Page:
The Wedding Veil
The veil dates back to the ancient Greeks and Romans. They were wary of evil spirits and demons, and bright colors were believed to scare off these unwanted spirits. Occasionally, a Roman bride was completely covered in red veils to protect her from evil spirits. Others believe wearing the veil stems from the time of arranged marriages. The father of the bride may have feared the groom would not want to marry his daughter if he found her unpleasant to look upon, so the bride would be heavily veiled and she would not be revealed to the groom until after the ceremony.
Many believe the tradition of the ‘unveiling’ stems from Biblical story of Jacob and his two wives. Jacob’s father-in-law, Laban, tricked him into marrying Leah instead of his true love, Rachel. Leah was heavily veiled and Jacob did not realize he had married the wrong woman until after the ceremony. Thus the Jewish tradition of Bedeken was born, where the groom lowers the veil before the ceremony and raises it prior to the kiss.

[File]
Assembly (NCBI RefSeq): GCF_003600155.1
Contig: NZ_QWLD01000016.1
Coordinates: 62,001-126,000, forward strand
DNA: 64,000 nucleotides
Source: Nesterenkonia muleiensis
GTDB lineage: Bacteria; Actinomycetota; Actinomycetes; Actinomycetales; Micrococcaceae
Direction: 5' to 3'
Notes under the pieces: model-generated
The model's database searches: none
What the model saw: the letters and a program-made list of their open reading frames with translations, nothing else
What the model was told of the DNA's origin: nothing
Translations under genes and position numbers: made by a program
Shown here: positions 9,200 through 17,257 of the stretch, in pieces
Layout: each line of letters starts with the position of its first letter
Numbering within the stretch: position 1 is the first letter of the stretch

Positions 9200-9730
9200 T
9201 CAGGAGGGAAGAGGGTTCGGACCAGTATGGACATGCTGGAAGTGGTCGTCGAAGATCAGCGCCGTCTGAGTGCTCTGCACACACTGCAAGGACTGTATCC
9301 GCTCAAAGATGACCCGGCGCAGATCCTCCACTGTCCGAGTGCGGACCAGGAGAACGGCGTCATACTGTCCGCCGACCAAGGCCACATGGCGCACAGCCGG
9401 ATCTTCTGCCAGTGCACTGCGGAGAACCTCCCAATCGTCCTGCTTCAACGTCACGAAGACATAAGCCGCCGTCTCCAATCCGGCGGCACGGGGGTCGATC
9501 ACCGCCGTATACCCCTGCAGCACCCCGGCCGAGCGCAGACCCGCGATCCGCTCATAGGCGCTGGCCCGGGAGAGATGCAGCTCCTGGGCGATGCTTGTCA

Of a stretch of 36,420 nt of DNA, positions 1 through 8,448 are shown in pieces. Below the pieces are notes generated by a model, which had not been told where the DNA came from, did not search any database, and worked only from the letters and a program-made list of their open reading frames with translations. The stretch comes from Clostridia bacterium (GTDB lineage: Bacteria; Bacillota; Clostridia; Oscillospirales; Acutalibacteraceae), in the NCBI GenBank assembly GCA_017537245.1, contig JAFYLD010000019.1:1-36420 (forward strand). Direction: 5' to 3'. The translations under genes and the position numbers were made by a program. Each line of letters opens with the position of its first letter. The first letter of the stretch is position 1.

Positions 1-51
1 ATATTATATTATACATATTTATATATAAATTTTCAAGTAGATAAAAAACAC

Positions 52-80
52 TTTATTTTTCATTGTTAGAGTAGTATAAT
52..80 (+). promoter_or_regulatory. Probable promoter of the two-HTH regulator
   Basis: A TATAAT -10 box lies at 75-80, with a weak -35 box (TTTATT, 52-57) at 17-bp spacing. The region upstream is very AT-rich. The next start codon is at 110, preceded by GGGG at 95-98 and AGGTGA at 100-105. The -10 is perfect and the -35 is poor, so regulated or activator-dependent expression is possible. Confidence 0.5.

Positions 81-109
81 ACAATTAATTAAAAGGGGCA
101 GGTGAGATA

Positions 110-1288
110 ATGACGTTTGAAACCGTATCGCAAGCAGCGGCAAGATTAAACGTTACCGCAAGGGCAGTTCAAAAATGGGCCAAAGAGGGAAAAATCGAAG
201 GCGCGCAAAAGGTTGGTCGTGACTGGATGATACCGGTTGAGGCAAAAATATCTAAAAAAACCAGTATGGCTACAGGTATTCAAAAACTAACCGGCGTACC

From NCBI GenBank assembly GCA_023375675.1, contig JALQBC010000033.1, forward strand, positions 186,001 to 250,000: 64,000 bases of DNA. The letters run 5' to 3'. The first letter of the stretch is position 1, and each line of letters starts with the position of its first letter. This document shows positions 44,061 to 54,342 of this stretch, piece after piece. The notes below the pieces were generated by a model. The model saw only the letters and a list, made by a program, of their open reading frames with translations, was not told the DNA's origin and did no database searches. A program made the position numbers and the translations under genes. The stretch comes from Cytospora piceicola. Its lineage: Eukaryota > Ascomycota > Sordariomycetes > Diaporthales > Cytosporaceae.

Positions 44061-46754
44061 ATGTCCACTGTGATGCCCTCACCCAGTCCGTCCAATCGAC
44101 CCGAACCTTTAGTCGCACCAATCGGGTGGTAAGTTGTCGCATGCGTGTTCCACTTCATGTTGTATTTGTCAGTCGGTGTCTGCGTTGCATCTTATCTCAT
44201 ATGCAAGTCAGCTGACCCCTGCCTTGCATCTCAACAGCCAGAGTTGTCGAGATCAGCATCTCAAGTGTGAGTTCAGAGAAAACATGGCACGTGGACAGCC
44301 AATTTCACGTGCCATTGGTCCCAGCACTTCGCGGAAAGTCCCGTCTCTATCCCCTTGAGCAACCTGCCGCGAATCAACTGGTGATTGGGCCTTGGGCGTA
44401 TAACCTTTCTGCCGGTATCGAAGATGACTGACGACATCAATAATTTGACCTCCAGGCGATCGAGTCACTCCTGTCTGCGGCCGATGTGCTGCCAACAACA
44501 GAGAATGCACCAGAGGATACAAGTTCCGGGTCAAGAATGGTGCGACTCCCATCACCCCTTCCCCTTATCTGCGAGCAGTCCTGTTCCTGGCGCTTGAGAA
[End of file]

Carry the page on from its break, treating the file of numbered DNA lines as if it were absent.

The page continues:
The veil became popular in England during the 1800’s and signified modesty and chastity. In the Christian tradition, the veil is lowered by the father before the processional and is raised by the groom prior to the kiss.
In some Eastern ceremonies, the bride is veiled throughout the entire ceremony and is not unveiled until after it is over.
The wedding veil has evolved over the centuries, and has signified youth, virginity and modesty. Roman brides were married in swathes of brilliant red or yellow, while Viking queens wore metal skullcaps. Many Japanese brides still wear the traditional tsuno-kakushi, a white hood that supposedly hides the horns of jealousy. Veils made of lace were made popular in the United States by Nelly Curtis, the adopted daughter of George Washington. Legend has it that Major Lawrence Lewis, her father’s aid, saw Nelly standing behind a filmy lace curtain and he was so taken by her beauty that he asked for her hand in marriage. She then wore a lace veil on her wedding day in order to preserve the effect for her groom.
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